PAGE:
During the Roman era snails were one of the many delicacies that the Romans enjoyed eating. These little creatures were stored and farm in large jars like this one, with pierced air holes and a cool interior for fattening and breeding the snails.
Snail recipes are mentioned in the Roman collection of recipes, Apicius, where it describes the method of cleaning them before cooking. It suggests you should first sponge them down to remove any dirt. Place them in a vessel with salt and milk, just enough so they do not drown. Leave them in the milk until they are too fat to retreat into their shells, then fry them in oil and serve with a wine sauce.
Referred to as a Cochlearium, this term is also used to describe the spoon used to eat snails, and Vivarium in Doliis (a habitat of earthenware)
Approx. 300 mm tall, 190 mm diameter
This replica Roman pot has been hand made in Northumberland by Potted History, based on an original artefact. It has been fired to emulate the authentic Roman firing conditions, to a temperature of over 1000°C, as the original potters would have done nearly two thousand years ago. This process often results in variations of the surface colour and texture, as is found with original Roman Pottery and giving each pot it's unique character.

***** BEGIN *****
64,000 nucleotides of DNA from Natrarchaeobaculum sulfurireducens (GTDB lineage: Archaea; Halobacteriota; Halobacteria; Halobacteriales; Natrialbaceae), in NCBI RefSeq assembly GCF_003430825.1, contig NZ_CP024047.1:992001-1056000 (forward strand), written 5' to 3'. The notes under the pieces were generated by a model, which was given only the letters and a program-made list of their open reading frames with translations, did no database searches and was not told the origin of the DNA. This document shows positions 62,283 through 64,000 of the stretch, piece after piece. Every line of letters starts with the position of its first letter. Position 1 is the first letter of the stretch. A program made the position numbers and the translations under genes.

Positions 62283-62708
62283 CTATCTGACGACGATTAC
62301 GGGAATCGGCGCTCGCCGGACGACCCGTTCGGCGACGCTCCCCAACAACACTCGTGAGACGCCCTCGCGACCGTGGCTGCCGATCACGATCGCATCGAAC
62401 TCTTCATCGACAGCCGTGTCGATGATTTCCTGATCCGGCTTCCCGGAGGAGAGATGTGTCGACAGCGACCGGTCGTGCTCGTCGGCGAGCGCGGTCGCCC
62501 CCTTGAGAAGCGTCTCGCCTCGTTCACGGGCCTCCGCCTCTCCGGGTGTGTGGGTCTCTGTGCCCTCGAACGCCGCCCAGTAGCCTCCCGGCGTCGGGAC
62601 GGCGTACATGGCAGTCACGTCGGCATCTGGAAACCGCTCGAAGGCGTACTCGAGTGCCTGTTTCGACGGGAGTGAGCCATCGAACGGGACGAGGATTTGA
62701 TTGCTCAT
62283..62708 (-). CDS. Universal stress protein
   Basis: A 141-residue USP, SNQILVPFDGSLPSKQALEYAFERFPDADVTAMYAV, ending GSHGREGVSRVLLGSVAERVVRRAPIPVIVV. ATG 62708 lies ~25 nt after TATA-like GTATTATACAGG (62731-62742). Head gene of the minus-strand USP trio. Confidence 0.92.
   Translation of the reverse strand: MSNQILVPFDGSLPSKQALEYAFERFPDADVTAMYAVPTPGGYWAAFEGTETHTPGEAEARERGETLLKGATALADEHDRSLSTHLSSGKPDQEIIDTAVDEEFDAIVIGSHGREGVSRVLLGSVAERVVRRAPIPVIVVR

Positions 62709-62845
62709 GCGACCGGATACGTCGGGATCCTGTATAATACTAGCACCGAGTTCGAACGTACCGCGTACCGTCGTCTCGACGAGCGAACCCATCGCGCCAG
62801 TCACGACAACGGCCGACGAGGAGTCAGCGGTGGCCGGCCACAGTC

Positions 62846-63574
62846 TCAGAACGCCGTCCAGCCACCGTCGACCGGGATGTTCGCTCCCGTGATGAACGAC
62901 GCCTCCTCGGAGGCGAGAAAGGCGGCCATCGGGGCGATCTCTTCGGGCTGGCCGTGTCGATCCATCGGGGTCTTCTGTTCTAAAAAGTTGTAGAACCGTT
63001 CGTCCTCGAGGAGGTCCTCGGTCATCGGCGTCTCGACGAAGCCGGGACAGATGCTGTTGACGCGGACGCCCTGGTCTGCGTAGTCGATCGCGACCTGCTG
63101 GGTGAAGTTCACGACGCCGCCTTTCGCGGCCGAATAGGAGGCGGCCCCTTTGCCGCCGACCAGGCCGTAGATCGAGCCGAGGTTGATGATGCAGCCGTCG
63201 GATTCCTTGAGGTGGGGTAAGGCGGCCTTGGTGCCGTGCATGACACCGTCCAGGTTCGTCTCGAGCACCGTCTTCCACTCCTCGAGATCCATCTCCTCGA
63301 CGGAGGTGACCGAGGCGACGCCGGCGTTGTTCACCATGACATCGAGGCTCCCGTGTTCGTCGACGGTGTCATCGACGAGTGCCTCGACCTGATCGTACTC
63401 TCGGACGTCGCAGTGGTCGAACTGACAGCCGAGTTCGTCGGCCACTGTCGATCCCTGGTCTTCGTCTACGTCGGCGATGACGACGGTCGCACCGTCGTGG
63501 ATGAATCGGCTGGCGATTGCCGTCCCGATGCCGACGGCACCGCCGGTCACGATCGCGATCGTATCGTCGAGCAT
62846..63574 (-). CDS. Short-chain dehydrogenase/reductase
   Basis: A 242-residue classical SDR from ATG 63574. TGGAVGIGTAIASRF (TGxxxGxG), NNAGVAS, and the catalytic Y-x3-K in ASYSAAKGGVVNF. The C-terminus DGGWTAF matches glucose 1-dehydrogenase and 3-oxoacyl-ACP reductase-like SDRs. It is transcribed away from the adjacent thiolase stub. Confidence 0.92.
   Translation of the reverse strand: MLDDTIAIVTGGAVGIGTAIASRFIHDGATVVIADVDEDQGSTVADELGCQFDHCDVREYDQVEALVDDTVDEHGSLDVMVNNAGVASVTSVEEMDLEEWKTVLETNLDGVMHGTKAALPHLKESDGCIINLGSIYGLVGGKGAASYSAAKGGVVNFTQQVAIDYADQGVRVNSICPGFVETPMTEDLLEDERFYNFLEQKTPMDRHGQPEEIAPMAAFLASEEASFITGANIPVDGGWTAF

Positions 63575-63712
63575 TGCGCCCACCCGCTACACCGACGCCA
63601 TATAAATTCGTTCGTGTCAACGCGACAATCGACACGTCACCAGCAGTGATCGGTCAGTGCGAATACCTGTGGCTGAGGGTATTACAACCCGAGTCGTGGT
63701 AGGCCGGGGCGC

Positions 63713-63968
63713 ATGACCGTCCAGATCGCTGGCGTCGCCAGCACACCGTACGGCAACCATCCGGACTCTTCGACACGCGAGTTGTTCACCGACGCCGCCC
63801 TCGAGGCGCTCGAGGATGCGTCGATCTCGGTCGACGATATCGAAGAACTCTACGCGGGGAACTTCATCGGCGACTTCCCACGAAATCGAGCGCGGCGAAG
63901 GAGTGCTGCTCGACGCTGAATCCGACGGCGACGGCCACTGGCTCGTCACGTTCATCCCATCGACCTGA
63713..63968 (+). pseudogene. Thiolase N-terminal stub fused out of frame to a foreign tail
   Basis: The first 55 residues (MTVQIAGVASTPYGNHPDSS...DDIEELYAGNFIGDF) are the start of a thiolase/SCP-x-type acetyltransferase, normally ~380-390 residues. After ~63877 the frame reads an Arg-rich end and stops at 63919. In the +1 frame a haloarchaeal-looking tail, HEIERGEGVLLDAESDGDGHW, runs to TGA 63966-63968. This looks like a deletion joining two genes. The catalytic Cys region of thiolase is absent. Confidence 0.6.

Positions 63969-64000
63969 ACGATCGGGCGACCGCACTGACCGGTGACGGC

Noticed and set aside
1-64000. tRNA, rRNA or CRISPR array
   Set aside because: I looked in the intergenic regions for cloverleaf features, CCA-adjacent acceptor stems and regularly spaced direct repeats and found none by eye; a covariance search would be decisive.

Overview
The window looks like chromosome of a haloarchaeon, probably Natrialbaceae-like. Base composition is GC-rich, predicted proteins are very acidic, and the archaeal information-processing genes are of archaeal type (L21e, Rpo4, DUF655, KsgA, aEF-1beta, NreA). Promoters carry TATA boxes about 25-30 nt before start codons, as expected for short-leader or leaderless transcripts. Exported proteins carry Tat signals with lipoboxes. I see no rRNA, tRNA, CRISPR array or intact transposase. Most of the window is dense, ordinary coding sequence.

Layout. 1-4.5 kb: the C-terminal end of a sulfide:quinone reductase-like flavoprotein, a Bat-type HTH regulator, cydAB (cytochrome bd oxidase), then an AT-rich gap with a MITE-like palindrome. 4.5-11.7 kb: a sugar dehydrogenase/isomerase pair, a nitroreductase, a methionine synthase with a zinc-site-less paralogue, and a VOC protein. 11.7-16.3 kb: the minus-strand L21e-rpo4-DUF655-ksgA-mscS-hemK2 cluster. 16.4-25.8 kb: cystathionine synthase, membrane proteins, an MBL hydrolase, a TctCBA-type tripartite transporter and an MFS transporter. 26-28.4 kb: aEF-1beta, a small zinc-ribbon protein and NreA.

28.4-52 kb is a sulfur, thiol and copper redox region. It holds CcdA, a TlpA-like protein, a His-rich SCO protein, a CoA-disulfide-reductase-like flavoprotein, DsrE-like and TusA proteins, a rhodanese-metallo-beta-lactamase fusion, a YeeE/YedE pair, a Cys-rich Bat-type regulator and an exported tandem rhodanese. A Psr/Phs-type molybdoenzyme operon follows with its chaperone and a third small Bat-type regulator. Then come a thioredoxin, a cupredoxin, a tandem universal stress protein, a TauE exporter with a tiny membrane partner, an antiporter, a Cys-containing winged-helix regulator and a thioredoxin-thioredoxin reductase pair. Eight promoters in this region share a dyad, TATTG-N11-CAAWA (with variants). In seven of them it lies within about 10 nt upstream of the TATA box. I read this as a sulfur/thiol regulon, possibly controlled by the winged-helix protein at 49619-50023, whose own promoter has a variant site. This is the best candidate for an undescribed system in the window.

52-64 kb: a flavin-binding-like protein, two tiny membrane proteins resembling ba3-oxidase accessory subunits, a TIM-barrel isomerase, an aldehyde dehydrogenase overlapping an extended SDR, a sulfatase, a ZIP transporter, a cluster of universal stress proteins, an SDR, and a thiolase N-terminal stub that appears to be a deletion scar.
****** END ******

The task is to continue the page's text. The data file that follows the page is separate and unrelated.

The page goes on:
Health and Safety
This is a Museum Quality Replica made using the tools and techniques that would have been used during the Roman era and we do not recommend it is use to house snails or any animal.
Postage All items are sent using a second class postal service, if you wish to have an item sent first class please contact my for a quote. Many Thanks
Reference - Roman Pottery Production In The Walbrook Valley, Fiona Seeley and James Drummond-Murray